From Daniel Parker
Paris July 10th 1801
It is with the greatest satisfaction that I have heard of your Election to the Presidency of the United States. I sincerely congratulate you & my Country on that event.—Among the many reasons that make your appointment to that office particularly agreeable to the friends of that Country, is the pacific & conciliatory disposition that you so eminently possess; this is to them a consoling evidence that the cool prudent & conciliatory measures that will be manifested in your administration must abate & gradually extinguish that spirit of party which has raged with such disgracefull violence under the Administration of your Predecessor.—All true friends to a free Elective Goverment, have seen with concern, the high degree of Personal animosity & abuse, that has been manifested by the Parties in the U. States.—
The enemies to an Elective Executive boast of these evils as inseparable from Elections, & the feelings of true Republicans are hurt to find, that this abuse, should afford to their enemies so powerfull an Argument in favor of an Hereditary Executive.—
The Inhabitants of the United States are considered by the Nations of Europe as an enlightined thinking People; who are making a fair experiment of those principles in Goverment that are considered in Europe to be Speculative & Theoritick, as wanting the Sanction of practice.—in this view, the Pride of every Citizen of the United States becomes interested in the wise, peaceable, prudent, but firm administration of the Goverment of his Country.—The People in this Country have seen in your Predecessor the President of a party.—they look to you as A President of the U. States whose liberal & dignified policy will be above the influence of Party—whose great Steady Constitutional measures will command the approbation & secure the support of every honest Citizen of that Country.—
Your friends may say that their opponents are Your enemies & thus induce you to exclude from employment, talents that would be greatly usefull to you & to the United States.—Contemplating these things, as I do, at a distance, unaccompanied by that host of small & aggravating circumstances that arise from the asperity & heat of party; which are too apt to influence on the mind & passions; of the most cool and cautious, when near them.—and believing that it is in Your power to heal these divisions & to command the united aid of the first Talents & understanding in our Country, particularly in the Eastern States, has induced me to trouble you with this Letter & to suggest to you my reflections on the subject.—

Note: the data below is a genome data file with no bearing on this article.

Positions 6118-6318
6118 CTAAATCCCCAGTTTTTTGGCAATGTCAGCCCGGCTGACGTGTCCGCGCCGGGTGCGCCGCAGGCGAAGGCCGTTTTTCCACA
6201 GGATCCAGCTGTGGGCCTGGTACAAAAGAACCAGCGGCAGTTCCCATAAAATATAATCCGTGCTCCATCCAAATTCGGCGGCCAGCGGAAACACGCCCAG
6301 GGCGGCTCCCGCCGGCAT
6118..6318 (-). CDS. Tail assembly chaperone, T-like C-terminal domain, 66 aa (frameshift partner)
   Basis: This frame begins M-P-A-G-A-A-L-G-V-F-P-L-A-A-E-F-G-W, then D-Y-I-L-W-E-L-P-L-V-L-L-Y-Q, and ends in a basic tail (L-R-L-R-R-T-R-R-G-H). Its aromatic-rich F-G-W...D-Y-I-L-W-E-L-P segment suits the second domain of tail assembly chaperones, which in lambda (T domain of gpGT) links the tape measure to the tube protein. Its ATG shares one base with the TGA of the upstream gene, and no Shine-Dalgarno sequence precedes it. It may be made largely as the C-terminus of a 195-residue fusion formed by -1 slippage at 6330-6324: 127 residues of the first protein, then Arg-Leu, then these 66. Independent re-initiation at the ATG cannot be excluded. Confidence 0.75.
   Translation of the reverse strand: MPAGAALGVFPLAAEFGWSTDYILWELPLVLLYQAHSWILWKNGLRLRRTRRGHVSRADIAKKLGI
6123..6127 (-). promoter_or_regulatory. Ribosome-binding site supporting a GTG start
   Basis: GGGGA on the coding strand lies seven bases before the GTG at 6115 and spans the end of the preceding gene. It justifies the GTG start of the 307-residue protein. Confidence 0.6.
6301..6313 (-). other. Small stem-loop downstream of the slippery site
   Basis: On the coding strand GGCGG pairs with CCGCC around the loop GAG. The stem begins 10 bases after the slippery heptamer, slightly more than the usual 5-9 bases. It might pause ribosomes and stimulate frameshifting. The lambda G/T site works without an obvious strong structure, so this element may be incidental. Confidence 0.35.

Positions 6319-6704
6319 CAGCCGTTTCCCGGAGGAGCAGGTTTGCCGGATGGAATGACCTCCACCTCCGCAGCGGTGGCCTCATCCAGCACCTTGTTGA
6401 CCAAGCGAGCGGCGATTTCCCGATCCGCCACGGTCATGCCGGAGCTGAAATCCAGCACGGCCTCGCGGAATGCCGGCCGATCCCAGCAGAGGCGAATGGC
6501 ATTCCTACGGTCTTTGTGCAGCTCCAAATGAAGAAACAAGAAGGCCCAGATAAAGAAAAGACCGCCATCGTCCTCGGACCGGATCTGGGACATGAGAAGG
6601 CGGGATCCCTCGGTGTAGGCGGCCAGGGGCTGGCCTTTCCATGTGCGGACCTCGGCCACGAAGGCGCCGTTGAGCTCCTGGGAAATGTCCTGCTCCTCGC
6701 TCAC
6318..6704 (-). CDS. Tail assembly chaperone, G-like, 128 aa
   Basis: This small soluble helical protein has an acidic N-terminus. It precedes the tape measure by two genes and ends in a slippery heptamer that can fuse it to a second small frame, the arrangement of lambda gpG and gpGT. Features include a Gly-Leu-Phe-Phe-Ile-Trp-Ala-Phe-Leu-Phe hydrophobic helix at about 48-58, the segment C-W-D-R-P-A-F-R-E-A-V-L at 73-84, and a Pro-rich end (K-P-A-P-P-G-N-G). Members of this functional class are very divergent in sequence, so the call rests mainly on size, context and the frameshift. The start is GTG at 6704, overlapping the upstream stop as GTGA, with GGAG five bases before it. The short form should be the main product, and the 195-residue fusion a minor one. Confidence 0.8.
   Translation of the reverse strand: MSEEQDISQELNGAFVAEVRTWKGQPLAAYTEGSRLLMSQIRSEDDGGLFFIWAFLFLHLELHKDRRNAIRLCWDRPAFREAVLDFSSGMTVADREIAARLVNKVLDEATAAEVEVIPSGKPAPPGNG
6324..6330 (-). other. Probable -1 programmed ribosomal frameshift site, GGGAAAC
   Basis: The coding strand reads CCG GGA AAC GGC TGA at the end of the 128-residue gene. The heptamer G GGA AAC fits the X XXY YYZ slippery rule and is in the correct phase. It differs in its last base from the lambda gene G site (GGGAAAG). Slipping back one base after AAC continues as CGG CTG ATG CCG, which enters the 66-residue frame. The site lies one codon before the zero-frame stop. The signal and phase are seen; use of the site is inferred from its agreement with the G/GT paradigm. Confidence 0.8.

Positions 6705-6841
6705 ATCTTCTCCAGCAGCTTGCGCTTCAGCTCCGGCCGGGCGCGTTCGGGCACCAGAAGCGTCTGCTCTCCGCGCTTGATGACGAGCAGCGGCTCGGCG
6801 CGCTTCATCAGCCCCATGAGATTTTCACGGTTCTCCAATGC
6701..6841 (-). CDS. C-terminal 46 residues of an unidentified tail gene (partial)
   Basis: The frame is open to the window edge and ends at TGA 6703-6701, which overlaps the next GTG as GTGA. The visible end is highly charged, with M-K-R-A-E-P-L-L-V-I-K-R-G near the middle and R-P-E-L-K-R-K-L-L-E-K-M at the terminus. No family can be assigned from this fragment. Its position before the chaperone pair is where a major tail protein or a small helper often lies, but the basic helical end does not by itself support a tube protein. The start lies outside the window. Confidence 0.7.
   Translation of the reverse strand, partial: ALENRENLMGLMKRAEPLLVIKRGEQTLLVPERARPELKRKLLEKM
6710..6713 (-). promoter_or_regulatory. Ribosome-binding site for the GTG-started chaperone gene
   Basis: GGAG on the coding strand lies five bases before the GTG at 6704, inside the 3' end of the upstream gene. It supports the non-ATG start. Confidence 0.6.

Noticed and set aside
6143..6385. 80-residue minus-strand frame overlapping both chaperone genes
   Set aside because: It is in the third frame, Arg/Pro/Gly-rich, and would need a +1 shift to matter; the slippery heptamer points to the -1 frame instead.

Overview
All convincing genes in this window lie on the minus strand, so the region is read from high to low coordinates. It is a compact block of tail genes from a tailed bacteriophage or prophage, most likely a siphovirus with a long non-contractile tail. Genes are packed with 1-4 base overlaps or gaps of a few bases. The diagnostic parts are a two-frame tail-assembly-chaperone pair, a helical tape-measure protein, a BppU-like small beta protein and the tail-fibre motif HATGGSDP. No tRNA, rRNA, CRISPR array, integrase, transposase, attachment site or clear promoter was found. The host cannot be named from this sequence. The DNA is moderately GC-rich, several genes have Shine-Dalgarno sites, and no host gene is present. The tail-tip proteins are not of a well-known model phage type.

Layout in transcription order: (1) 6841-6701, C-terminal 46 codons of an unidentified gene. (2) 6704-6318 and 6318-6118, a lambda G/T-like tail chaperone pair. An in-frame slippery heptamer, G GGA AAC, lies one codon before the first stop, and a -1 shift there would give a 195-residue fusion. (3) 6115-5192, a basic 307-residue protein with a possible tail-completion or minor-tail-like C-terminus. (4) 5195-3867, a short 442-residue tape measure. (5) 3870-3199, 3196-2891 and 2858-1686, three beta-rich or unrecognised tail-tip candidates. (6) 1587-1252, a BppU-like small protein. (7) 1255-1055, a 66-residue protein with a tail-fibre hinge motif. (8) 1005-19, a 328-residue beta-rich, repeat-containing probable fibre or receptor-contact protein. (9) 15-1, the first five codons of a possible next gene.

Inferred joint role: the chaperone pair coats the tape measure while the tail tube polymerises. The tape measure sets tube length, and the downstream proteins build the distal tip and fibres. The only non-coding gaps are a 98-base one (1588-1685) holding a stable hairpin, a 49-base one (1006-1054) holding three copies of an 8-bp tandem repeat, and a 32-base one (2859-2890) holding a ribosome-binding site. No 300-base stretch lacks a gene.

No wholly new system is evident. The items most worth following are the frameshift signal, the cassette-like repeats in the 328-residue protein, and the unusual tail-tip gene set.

Unhappily the Eastern States have been generally opposed to your election, from as I believe, a want of knowledge of your true Character & principles, & as these will become developed by the measures that must mark the progress of your administration, they will force conviction, & tend to unite all parties in the cordial support of your Goverment.—Your knowing these facts, & I should not presume to offer them to your consideration, were they not supported by the opinion of some of my friends in the Eastern States, whose talents & influence are among the first in that part of Country: will prevent your being easily induced to believe that those men, in the Eastern States, who have not supported your Election; are irreconcilable to your Person or Goverment.—I can assure you, that many of the most powerfull men in those States, whose talents property influence & active abilities intitle them to the first consideration, will cheerfully give you their aid & join in the support of your administration with an honest cordiality.—they will expect only a fair Constitutional administration of the Goverment, & such I am sure you will never depart from.—
I long to see in the Goverment of my Country a compleat practical illustration of those principles of Liberty that I admire.—It is under your wise, moderate & prudent administration that I expect the attainment of this desirable event; but whatever pleasure I may recieve from it, will I assure you, not surpass the satisfaction I shall enjoy in the reflection, that it will have rendered illustrious & immortal the Character & talents of a man whom I so much love & respect.
I have the honor to be, with the most faithful attachment & respect Dear Sir Your Affectionate Servt.
RC (ViW); endorsed by TJ as received 3 Sep. and so recorded in SJL.
During the Revolutionary War, Massachusetts merchant and speculator Daniel Parker was a partner of William Duer and John Holker in the firm Daniel Parker & Co. Escaping the consequences of his failed speculations with company funds, Parker fled to Europe in 1784, where he cultivated the friendship of influential persons and continued to promote his business schemes. Carrying introductions from William Stephens Smith and John Adams, Parker made TJ’s acquaintance in Paris in 1787. The two men remained in contact for the remainder of TJ’s tenure in France, with Parker frequently carrying letters or undertaking errands for the American minister, as well as providing advice on fiscal matters or seeking TJ’s support for his financial ventures. Parker went bankrupt in 1791 and never returned to America (Robert F. Jones, “The king of the Alley”: William Duer, Politician, Entrepreneur, and Speculator, 1768–1799 [Philadelphia, 1992], 74–5, 80, 97–101; Vol. 12:289–91; Vol. 13:237n, 322–3n; Vol. 14:218–19, 307–10; Vol. 16:108; Vol. 20:351–2).